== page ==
Archaeologists working in Syria have unearthed the remains of dozens of youths thought to have been killed in a fierce confrontation 6,000 years ago.
Only a fraction of the burial pit has been excavated
According to Science magazine, the celebrating victors may even have feasted on beef in the aftermath.
The findings come from northeastern Syria, near Tell Brak, one of the world's oldest known cities.
More than 30 years of continuous excavation have revealed the site's remarkable sophistication.
Studies by British and American archaeologists published in the journals Antiquity and Science suggest Tell Brak was a flourishing urban centre at the same time as better known early cities from southern Iraq.
The work also indicates that, unusually, the Syrian city grew from the outside-in, rather than the inside-out.
A third paper, due to be published in an upcoming edition of the journal Iraq, details the burials at Tell Majnuna, 0.5km from the main urban site at Tell Brak.
The surface of Tell Brak is covered with broken pottery and other debris
Two mass burial pits have been excavated at this site. The first has so far revealed the bones of 34 young to middle-aged adults. Thus far, only a small portion have been excavated.
"There could be hundreds and potentially thousands," said Augusta McMahon, an archaeologist at the University of Cambridge, UK.
At least two skulls show signs of injuries that could have caused death. The absence of feet and hand bones and the fact that many of the skulls apparently rolled off when they were tossed in the pit hints that they were left to decompose before burial.
A mass of pottery, mostly vessels for serving and eating, along with cow bones were also found lying on top of the skeletons.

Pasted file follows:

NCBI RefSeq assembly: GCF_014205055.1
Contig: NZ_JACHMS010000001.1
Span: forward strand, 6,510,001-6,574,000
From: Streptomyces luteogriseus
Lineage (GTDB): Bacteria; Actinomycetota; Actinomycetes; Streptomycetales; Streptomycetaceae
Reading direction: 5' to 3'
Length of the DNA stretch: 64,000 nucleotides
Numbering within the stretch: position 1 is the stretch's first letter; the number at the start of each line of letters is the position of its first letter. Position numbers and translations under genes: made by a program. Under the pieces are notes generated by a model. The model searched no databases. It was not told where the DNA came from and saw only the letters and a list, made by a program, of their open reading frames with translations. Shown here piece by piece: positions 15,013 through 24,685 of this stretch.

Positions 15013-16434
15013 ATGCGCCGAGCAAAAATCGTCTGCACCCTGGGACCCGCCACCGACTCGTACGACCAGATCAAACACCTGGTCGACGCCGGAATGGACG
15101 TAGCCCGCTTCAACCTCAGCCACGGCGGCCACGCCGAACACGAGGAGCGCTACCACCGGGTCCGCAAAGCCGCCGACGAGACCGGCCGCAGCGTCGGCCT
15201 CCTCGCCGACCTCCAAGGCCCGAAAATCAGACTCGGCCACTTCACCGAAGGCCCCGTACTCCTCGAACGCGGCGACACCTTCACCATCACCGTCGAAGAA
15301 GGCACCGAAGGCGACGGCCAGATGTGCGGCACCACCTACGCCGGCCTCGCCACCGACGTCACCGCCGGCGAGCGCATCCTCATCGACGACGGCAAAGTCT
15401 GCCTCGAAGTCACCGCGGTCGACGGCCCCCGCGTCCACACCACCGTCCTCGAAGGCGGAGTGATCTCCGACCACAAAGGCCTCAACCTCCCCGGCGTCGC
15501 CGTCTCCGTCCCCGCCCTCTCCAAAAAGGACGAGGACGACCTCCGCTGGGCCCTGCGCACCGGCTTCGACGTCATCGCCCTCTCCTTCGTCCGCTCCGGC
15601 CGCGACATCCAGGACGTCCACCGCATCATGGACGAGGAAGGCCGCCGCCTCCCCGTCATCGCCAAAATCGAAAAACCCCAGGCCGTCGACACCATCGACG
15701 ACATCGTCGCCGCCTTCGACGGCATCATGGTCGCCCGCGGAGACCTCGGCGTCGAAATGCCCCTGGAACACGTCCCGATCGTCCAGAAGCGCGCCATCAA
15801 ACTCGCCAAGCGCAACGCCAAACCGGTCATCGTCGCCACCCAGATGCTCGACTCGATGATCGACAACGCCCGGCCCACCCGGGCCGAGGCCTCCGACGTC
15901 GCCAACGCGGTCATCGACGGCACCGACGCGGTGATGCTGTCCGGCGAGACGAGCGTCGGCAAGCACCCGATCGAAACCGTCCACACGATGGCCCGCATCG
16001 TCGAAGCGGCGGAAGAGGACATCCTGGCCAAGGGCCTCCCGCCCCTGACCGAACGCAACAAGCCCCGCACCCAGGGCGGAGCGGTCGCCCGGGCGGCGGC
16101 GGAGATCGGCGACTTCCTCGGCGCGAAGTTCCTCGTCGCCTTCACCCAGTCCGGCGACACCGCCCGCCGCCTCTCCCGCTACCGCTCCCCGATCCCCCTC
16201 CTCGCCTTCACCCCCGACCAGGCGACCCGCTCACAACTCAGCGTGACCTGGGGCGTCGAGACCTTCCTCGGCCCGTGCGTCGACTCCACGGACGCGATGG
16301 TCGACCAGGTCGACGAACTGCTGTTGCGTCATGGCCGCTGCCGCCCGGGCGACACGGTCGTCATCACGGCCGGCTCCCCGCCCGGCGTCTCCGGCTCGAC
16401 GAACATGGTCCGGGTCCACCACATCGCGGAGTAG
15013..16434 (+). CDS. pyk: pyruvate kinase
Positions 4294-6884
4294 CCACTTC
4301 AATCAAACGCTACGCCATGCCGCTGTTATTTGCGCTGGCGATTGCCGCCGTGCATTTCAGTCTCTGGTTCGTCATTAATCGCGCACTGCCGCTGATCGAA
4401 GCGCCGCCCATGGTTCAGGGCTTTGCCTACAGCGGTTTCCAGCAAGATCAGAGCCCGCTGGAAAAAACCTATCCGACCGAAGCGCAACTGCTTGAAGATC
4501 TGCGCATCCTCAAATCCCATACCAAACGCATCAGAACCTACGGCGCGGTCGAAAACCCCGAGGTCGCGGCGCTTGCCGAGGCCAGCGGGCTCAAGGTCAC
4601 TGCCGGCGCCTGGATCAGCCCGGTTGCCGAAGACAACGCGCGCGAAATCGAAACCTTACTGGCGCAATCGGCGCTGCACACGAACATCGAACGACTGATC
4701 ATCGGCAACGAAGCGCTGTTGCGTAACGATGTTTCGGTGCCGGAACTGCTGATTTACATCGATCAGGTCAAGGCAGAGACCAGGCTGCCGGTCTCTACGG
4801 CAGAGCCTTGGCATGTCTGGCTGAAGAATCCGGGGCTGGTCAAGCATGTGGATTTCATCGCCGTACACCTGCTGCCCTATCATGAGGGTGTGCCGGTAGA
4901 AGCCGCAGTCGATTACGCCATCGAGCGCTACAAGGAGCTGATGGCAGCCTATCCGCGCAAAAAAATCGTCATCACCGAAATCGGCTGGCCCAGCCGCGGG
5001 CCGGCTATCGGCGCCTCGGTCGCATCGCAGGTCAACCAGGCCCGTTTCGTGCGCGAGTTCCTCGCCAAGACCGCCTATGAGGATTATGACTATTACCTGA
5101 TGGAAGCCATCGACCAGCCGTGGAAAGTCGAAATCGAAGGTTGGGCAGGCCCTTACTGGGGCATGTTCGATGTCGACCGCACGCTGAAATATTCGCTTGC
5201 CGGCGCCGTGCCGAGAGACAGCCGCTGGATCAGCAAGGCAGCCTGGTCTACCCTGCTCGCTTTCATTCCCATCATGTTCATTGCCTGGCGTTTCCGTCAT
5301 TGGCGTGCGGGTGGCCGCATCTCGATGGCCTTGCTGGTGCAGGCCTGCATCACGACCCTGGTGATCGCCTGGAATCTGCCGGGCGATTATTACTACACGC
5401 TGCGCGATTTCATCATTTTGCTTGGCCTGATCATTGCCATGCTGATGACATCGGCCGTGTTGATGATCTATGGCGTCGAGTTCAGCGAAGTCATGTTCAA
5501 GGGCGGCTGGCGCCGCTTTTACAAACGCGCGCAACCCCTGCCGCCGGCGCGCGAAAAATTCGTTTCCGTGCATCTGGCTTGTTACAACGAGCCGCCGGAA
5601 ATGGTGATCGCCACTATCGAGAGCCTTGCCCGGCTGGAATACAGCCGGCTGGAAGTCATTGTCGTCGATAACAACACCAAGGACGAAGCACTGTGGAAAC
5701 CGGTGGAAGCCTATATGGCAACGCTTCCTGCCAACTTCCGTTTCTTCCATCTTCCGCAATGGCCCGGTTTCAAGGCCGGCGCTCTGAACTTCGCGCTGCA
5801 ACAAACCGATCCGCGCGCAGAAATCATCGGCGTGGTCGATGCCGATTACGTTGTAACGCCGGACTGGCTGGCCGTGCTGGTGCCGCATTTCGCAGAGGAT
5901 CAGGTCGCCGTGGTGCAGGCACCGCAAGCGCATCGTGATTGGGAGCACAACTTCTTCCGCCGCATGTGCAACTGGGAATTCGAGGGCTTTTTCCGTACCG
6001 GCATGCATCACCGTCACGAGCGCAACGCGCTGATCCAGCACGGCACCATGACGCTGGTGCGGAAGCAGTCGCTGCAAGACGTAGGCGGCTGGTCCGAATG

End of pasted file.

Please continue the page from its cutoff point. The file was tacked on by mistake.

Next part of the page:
The experts interpret this as evidence for a large feast, according to the news report in Science.
A second mass burial pit has been found about 12m away. At least 28 individuals have been uncovered from this location.
Dr McMahon said she did not know whether the victors were defending or attacking Tell Brak.
"We need at least another season to understand what happened," said Joan Oates, an archaeologist at Cambridge and project director at Tell Brak.
She estimates that the Majnuna incident took place in about 3,800BC.
Tell Brak is a 40m-high, 1km-long archaeological mound in what would have been northern Mesopotamia.
Jason Ur, an anthropologist at Harvard University in Cambridge, US, and colleagues have carried out a study of the site's evolution by determining the placement and age of artefacts uncovered there.
Instead of growing from a populated urban centre in an outward direction, Tell Brak began as small settlements with space between them.
Eventually, the population grew more dense and moved towards the centre.
This, researchers say, supports the idea of a lack of centralised authority at Tell Brak.
It also suggests that more than one model of city development should be considered in studying Mesopotamian archaeology.